No Access to Attorney Visits or Video Hearings for Santa Rita Jail Residents, Says Alameda Public Defender’s Office

By Aparna Komarla

This report is written by the Covid In-Custody Project — an independent journalism project that partners with the Davis Vanguard to bring reporting on the pandemic in California’s county jails and Department of Corrections and Rehabilitation (CDCR) to the public eye. Refer to our website to view and download the raw data.

The Alameda County Public Defender’s Office is raising concerns about Santa Rita Jail detainees access to court and counsel. Throughout the pandemic, widespread quarantines, court closures, and staffing shortages, have affected court proceedings significantly. These issues became more apparent during the Omicron surge, when over 20% of Santa Rita Jail had tested positive and housing unit quarantines were rampant due to exposure to positive cases or positive residents.

COVID-19 active cases in Santa Rita Jail custody. See to view and download data

In a recent Public Protection Committee meeting, Assistant Public Defender Patrick Jensen, explained to the Board of Supervisors how the current arraignment process has limited incarcerated people’s access to counsel. Prior to COVID, detainees would be brought to court and interviewed by attorneys, following which a request for release would be made. But during COVID, detainees are not being brought to court and remain alone in jail without any contact with an attorney (not even a video meeting). Consequently a motion for release has to be filed without any information, he explained.

Jensen added that the lack of contact during the pre-trial period means that attorneys lose housing, medical, and psychiatric information about the detainee. Attorneys also lose access to critical defense evidence. “Access to justice is denied when we don’t follow the law regarding pre-trial confinement,” he said.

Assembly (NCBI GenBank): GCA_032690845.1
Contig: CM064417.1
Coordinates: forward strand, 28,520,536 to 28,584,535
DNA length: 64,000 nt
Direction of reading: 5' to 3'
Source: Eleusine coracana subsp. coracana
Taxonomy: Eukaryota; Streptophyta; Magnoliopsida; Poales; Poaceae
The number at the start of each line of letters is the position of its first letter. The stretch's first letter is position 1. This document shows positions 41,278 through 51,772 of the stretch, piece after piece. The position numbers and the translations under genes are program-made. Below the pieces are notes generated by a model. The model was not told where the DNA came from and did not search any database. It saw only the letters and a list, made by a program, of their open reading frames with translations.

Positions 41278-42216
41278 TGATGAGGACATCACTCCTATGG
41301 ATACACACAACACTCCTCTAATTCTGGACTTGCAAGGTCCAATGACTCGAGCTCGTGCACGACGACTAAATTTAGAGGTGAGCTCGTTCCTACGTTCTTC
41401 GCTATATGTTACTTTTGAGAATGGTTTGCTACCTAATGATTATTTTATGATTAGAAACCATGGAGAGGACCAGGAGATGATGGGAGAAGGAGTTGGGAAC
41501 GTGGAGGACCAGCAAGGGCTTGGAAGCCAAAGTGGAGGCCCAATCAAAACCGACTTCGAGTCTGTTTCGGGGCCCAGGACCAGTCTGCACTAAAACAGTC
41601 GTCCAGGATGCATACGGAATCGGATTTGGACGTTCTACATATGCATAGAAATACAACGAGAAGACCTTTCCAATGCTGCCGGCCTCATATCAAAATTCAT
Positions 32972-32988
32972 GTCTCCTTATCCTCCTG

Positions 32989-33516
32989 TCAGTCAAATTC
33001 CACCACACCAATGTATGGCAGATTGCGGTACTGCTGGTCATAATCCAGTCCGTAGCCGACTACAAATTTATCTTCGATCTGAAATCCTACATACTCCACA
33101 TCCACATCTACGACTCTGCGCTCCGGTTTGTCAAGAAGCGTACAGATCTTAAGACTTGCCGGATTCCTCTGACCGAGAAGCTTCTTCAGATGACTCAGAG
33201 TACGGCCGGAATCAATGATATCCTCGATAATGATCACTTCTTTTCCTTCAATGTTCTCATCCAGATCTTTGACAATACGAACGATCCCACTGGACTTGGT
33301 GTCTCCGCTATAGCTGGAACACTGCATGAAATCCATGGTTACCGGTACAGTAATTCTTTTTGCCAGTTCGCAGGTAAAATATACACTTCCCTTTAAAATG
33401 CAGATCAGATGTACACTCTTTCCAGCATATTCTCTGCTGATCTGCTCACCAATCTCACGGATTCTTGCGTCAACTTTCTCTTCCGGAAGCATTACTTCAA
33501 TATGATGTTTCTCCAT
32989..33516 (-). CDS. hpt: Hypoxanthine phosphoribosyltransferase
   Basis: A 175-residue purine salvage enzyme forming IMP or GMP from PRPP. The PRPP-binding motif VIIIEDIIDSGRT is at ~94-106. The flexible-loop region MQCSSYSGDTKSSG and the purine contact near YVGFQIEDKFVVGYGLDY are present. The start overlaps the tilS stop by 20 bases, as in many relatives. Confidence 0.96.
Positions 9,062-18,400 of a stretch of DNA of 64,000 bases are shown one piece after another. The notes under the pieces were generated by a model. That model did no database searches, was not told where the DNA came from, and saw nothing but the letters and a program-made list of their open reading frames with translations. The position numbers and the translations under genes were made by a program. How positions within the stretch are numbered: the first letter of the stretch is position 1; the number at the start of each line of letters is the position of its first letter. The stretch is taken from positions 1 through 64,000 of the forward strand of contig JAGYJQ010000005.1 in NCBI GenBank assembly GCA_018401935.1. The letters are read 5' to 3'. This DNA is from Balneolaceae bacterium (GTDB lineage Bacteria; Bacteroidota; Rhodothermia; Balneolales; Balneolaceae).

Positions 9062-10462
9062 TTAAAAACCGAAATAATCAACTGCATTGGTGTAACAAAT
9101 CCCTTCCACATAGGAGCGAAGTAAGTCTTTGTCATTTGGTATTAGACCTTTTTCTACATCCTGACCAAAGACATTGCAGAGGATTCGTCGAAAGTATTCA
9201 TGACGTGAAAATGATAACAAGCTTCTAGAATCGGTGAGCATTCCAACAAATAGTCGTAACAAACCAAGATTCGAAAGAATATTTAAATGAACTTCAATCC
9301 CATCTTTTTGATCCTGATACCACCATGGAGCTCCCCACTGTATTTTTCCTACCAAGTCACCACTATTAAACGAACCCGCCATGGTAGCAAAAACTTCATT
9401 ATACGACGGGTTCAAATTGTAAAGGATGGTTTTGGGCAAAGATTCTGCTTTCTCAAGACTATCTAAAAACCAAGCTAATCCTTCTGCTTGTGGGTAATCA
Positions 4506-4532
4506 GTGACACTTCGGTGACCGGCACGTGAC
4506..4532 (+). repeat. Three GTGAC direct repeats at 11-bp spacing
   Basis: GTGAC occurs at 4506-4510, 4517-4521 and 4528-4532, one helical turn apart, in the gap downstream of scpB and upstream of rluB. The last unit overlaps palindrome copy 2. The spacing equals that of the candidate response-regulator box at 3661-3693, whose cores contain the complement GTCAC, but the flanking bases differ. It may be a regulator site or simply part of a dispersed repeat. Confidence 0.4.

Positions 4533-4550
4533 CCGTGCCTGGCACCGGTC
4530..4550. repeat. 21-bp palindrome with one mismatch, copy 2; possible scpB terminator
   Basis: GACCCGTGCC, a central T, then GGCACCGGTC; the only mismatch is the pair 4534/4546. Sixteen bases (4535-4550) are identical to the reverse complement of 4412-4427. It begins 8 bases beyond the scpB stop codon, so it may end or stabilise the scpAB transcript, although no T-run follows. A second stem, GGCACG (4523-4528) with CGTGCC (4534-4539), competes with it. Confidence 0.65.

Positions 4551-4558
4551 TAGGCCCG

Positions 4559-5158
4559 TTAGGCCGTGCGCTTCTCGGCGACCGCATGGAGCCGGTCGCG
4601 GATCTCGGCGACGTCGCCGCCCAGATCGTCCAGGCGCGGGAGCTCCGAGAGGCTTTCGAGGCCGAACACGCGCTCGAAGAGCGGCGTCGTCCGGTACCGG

Pre-COVID, visitation was available through multiple avenues:

  1. In person contact visit with an appointment
  2. In person non-contact visit without an appointment
  3. Video visitation through polycom scheduled a day in advance
  4. Video visit through GTL (not confidential)

But during COVID, Jensen explained that contact visits (1.) have been eliminated completely and video visits (3. and 4.) are unavailable when a detainee is under quarantine. Though the sheriff’s COVID protocol states that attorneys should be permitted to have non-contact visits even if defendants are on quarantine (unless they are COVID positive), the public defenders have not been granted access. Jensen pointed out that non-contact visits (2.) are frequently unavailable even with an appointment or when a detainee is under quarantine.

Effectively, contact with attorneys has been drastically cut short. During the peak of the Omicron surge, when over 50 housing pods were quarantined, detainees’ access to counsel was severely restricted.